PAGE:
Illinois is smack in the middle of a huge “water quality” push.  What that means in non-farmer, non-agriculture terms is that the agricultural industry is working overtime right now to try to teach farmers how they can grow the same or better yields, using the same or less amount of fertilizer.  Using the same or less to grow the same or more equals less fertilizer running off the field into local streams.

It’s called efficiency and we strive to get better every single day.

  1. Don’t apply fertilizer if the soil temp is above 50 degrees.

anhyrous applicationThis has to sound confusing for a non farmer because putting some fertilizer out on your garden, you surely pay little to no attention what the soil temperature is.  But farmers are applying anhydrous ammonia which injects nitrogen into the ground.  At a cooler temperature, the nitrogen is fixed in the soil and does not leach into the water or the air as easily.  This preserves water quality AND helps the farmer keep the valuable, expensive fertilizer he/she paid for.


2. Use soil tests to apply only the fertilizer you need, where you need it.

On-farm technology has come a long way.  Using GPS systems, farmers can now test their soil in various areas of the field, find out how much nitrogen already exists in each area to grow the next crop, and only apply the nitrogen that is needed in the areas it is needed.  Using this technology, farmers avoid over applying nitrogen (and having extra sitting in the soil that might leave via a heavy spring rain) and avoid paying for expensive fertilizer they don’t need in the first place.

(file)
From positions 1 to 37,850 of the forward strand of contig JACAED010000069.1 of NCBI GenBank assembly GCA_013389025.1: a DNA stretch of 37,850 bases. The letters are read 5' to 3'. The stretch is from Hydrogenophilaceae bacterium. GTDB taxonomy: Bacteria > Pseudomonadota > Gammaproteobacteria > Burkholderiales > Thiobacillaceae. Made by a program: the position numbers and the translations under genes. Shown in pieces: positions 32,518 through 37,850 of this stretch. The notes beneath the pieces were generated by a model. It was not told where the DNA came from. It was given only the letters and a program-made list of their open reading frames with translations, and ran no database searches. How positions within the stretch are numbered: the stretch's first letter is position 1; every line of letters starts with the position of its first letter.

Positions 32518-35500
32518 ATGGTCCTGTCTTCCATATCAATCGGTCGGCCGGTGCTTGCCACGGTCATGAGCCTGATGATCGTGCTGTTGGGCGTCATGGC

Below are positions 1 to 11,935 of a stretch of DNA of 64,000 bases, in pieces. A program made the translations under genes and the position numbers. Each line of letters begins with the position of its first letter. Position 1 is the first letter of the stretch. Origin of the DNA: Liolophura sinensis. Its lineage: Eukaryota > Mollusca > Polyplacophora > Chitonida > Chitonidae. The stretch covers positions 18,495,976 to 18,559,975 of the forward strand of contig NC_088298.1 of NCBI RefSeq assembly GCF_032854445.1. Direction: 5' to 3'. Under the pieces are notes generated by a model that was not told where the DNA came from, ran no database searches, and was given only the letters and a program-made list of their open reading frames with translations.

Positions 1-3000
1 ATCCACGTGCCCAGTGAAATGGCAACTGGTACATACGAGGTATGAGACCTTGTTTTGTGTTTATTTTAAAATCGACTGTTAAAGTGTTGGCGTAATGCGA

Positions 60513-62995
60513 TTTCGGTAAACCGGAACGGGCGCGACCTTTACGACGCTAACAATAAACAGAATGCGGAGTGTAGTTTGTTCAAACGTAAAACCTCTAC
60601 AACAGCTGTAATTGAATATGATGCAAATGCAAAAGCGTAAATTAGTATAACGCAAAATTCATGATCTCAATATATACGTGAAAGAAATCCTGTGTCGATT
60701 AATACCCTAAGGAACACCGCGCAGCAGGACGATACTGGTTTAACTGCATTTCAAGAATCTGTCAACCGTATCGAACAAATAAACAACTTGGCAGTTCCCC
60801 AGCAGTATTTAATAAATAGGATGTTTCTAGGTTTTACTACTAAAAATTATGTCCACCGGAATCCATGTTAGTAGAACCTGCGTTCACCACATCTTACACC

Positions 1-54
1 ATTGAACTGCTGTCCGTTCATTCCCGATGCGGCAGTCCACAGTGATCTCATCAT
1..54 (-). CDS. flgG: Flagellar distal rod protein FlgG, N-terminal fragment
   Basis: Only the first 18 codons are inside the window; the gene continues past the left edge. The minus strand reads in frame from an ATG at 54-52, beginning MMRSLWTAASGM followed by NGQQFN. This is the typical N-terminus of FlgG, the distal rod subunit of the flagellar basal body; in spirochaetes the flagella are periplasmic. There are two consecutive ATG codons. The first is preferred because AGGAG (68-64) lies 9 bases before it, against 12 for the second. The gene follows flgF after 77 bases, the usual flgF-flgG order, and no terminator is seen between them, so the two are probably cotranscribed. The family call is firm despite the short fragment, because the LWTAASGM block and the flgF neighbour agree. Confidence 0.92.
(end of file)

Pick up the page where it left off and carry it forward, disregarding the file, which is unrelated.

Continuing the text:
3.  Plant cover crops.

cover crop demo
A group of farmers and educators stand in a winter ready field of cover crops.

In some regions, it makes sense for farmers to plant a crop that sits on the field through the winter to take up the nitrogen in the soil and hold it until the next crop (corn) grows enough to need it.

Cover crops are usually planted before the previous year’s crops are harvested.  They are allowed to grow and “take hold” in the fall before the winter weather kills them off.  These plants take up the leftover nitrogen in the soil and hold it all winter.  They also provide numerous other benefits for soil erosion, organic matter, and more.

In the spring, the farmer kills the cover crop and plants the primary crop.  As the primary crop grows, the cover crop decomposes and releases the needed nitrogen for the primary crop.  It’s a great system that provides so many conservation benefits!

LLindsay Mitchell 11/14indsay Mitchell
ICGA/ICMB Marketing Manager


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